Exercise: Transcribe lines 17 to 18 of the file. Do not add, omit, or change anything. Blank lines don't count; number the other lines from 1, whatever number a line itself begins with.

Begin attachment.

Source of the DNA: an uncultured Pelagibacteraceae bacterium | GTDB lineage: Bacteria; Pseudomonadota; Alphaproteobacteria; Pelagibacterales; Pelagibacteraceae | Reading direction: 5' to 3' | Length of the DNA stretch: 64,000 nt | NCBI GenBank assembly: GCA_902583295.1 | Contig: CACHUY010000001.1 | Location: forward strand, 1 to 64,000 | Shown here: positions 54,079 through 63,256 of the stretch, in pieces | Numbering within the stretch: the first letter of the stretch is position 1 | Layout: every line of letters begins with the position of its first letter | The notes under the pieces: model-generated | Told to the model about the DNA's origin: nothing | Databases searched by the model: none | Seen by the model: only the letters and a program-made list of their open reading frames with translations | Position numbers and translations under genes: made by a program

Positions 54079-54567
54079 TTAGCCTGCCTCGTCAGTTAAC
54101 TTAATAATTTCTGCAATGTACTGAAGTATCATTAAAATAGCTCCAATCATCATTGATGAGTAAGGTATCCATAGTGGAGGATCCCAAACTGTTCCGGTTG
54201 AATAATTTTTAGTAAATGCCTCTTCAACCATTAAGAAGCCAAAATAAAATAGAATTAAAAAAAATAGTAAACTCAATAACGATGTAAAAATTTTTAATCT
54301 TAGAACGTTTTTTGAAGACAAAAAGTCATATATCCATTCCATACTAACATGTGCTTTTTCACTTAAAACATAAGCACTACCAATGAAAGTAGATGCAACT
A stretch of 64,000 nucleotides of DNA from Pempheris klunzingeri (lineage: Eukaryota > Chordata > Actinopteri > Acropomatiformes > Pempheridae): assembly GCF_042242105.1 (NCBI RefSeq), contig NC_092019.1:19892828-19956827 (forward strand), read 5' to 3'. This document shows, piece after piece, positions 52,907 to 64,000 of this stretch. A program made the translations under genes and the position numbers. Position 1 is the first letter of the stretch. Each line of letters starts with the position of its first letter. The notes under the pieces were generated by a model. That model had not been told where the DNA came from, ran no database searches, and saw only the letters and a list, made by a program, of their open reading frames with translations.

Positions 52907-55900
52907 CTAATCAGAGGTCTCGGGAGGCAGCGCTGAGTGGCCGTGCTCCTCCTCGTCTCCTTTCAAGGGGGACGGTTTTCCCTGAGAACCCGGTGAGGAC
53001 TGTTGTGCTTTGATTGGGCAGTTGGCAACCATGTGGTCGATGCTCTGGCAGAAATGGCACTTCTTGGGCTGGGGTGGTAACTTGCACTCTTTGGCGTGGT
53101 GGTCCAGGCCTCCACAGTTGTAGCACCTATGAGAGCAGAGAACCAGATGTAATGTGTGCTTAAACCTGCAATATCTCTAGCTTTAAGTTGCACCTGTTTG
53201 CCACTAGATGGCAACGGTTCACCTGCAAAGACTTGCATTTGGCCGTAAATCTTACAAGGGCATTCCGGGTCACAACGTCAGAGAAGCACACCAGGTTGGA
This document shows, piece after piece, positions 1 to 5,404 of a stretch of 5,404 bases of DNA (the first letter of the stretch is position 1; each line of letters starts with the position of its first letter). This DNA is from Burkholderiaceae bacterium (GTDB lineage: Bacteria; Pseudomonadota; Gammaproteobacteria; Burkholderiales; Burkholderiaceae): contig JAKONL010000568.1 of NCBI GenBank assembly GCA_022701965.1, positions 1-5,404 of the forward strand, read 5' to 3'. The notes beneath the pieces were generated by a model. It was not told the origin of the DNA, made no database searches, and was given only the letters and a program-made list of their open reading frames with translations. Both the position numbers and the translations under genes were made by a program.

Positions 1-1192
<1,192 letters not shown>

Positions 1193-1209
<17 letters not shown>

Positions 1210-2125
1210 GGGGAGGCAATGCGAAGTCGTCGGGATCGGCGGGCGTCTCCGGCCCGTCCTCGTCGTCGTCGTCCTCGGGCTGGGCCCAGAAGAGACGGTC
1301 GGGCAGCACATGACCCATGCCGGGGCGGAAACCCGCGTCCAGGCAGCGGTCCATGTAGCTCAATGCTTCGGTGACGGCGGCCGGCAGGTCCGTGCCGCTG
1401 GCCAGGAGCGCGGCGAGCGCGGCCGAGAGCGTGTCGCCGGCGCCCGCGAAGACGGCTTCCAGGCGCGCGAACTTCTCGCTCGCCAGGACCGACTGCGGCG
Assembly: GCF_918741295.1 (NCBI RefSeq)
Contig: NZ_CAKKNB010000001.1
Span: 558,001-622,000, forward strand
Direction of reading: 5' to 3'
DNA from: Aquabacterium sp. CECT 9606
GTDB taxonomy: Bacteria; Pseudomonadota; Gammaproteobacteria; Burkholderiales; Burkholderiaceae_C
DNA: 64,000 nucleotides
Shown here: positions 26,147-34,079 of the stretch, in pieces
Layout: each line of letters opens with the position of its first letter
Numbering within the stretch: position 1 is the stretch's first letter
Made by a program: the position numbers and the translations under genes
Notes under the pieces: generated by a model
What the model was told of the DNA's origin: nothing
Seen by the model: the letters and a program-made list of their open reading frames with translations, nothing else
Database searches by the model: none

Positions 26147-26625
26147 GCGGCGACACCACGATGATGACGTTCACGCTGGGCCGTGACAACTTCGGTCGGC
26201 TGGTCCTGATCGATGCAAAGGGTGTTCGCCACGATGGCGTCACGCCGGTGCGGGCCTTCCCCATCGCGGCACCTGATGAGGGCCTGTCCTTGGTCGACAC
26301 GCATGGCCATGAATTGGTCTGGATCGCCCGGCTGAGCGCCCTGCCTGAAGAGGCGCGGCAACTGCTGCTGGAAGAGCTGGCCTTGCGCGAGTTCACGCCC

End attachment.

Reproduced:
<17 letters not shown>

Positions 1210-2125